Bernstein, before heading out the MGM Grand in Las Vegas for Saturday’s Showtime pay-per-view telecast of Floyd Mayweather Jr.’s title defense against Robert Guerrero, found himself yelling at a dry cleaning owner on Wednesday.
All the tuxedos his wife dropped off to be neatly pressed for the telecast had disappeared. After three trips to the back to look, they finally find the order – it was listed under his wife’s first name.
“I admit, I’m usually easy going, but I was being difficult,” Bernstein said. “I was really annoyed they couldn’t find the order.”
As Bernstein left the place finally with his wardrobe in tow, a woman stopped him on the street to make it known: “They (the owners) are very nice people, and you are a jerk.”
That part didn’t make it into the book, because as far as we know, it’s not an accurate statement.
Boxing often jerks viewers around when it comes to hyping performers under the auspices of building an audience of paying customers. Which is why we tracked down Bernstein to see why in the world we should care about a 36-year-old who just got out of jail for spousal abuse getting into the ring and asking customers for as much as $69.95 to watch at home if they really needed the high-definition feed of this so-called defining moment:
Floyd Mayweather Jr., right, talks to Boxing Channel’s Al Bernstein prior to his 2011 fight against Victor Ortiz. (Photo by Gene Blevins/Hogan Photos)
QUESTION: Seriously, why is Floyd Mayweather Jr. still relevant today, with all the baggage he carries and the way he kept avoiding facing Manny Pacquiao? Continue reading →
Jason Collins, left, explains himself again to George Stephanopoulos during an interview Monday in L.A. that aired Tuesday on ABC’s “Good Morning America.” (AP Photo/ABC, Eric McCandless)
What made it into this week’s sports media column: The news cycle on Jason Collins’ sexual orientation announcement seems to have pushed on to other pressing issues. But what did we learn from this revelation that says more about how the media believes it has to operate rather than giving some proper perspective to what actually happened?
Less than a year after it’s formal launch, the high-tech personalized autograph company known as Egraphs has closed operations because of cash flow problems as well as a pending lawsuit, the Sports Business Daily reported today. The website Geekwire.com also reported it recently.
Former Taft High and MLB standout Gabe Kapler and Dodgers manager Don Mattingly’s son, Preston, had been involved in the company in Southern California, as we profiled in a story last August. The company is based in Seattle.
A message posted on the Egraphs.com website from CEO David Auld said the company “ran into some unforeseen obstacles that ultimately prevented us from continuing to operate. It has been a very difficult time for us here at the company, as every one of us was dedicated to building out the future of fan-celebrity interactions. …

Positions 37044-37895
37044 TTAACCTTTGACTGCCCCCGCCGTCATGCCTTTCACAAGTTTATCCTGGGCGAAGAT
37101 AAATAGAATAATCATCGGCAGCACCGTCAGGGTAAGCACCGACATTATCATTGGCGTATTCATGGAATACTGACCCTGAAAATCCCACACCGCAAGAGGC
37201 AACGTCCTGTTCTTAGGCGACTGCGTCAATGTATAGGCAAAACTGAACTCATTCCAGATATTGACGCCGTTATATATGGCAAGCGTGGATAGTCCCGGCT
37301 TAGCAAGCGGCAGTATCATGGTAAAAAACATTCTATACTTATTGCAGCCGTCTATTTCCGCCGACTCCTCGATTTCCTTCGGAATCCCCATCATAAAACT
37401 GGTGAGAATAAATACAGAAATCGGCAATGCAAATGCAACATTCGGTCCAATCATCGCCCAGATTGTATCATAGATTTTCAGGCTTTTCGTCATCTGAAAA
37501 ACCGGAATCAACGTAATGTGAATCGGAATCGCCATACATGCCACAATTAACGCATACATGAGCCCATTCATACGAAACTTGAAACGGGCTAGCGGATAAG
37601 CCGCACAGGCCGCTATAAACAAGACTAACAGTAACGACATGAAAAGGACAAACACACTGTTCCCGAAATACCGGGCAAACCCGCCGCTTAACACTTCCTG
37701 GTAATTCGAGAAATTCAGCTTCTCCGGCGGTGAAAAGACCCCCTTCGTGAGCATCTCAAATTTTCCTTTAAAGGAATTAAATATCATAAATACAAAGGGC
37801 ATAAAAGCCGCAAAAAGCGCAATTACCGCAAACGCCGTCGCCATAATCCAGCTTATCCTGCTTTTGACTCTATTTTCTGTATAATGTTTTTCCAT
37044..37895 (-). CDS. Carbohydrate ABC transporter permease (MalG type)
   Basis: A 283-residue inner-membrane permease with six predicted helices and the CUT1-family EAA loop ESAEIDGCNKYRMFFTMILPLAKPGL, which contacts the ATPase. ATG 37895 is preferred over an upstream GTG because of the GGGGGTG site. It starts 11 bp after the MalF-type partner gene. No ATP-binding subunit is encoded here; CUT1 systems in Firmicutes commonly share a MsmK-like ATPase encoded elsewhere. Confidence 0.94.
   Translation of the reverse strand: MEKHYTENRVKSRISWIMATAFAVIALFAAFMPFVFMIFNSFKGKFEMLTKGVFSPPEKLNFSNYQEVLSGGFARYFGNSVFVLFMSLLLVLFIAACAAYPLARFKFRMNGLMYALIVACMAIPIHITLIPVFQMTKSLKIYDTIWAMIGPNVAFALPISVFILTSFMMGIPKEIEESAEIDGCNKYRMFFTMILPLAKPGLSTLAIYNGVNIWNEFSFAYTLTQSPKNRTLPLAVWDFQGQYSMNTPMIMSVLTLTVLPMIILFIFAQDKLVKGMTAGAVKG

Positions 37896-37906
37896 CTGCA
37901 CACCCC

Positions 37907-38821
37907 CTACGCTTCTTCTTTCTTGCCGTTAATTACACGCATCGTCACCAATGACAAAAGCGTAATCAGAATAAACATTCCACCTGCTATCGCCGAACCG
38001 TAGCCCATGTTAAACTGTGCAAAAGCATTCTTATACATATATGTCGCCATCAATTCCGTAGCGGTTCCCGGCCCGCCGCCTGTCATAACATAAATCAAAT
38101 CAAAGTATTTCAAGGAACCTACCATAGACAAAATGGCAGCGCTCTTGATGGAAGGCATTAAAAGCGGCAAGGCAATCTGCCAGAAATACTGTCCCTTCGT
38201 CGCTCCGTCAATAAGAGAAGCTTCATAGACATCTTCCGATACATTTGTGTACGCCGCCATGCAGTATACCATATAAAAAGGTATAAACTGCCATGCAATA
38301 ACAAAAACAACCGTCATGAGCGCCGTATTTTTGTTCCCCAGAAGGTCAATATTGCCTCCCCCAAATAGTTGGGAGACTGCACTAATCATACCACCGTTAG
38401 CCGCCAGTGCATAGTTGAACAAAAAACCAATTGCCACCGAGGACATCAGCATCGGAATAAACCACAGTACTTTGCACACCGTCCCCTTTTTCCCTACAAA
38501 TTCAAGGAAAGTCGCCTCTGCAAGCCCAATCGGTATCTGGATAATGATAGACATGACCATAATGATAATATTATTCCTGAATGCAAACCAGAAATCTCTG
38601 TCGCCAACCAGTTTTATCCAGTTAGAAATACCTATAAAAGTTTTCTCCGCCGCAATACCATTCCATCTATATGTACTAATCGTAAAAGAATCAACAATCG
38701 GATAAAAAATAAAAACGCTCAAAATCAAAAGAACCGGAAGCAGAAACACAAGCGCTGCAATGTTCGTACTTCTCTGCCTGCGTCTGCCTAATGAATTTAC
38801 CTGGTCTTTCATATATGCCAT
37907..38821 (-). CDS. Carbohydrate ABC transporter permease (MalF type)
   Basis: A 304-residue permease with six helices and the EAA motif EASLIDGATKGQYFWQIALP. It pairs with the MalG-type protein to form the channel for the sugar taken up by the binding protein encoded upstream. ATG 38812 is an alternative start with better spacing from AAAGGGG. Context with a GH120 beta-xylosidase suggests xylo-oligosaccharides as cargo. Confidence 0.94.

“We gave Egraphs everything we had, but the landscape proved a little too treacherous.” Continue reading →
Thanks for checking in on the 30 baseball book reviews we banged out this month. Another wish list: The top 10 books we’re looking forward to reading before the year is out (and wish we could have had early enough to give them a look over):
== “Mickey and Willie: Mantle and Mays, The Parallel Lives of Baseball’s Golden Age,” by Allen Barra (due in May)
== “Tales from the Los Angeles Dodgers Dugout: A Collection of the Greatest Dodgers Stories Ever Told,” by Rick Monday with Ken Gurnick, forward by Tommy Lasorda, updated from 2006 (due in May)
== “Conversations With Coach Wooden: On Baseball, Heroes and Life,” by former UCLA baseball coach Gary Adams, forward by Eric Karros (due in May)
== “The DiMaggios: Three Brothers, Their Passion for Baseball, Their Pursuit of the American Dream” by Tom Clavin (due in May)
== “We Were the All-American Girls: Interviews with Players of the AAGPBL, 1943-1954,” by Jim Sargent (due in May)
== “Burleigh Grimes: Baseball’s Last Legal Spitballer,” by Joe Niese (due in May)
== “Pops: The Willie Stargell Story,” by Pete Peterson (due in May)
== “Errors and Fouls: Inside Baseball’s 99 Most Popular Myths,” by Peter Handrinos (due in May)
== “Major League Anxiety” by Todd Shearon (due in June)
== “Doc: A Memoir,” by Dwight Gooden and Ellis Henican (due in June)
== “Cracking Baseball’s Cold Cases: Filling in the Facts about 17 Mystery Major Leaguers,” by Peter Morris (due in June)
== “Bud Fowler: Baseball’s First Black Professional,” by Jeffrey Michael Laing (due in July)
== “Willard Mullin’s Golden Age Of Baseball Drawings 1934-1972″ (due in August)
== “The 34-Ton Bat: The Story of Baseball as Told Through Bobble heads, Cracker Jacks, Jockstraps, Eye Black, and 375 Other Strange and Unforgettable Objects,” by Steve Rushin (due in October)
== “Just Tell Me I Can’t: How Jamie Moyer Defied the Radar Gun and Defeated Time,” by Larry Platt and Jamie Moyer (due in September)
== “You Gotta Have Heart: A History of Washington Baseball from 1859 to the 2012 National League East Champions,” by Frederic J. Frommer (due in September)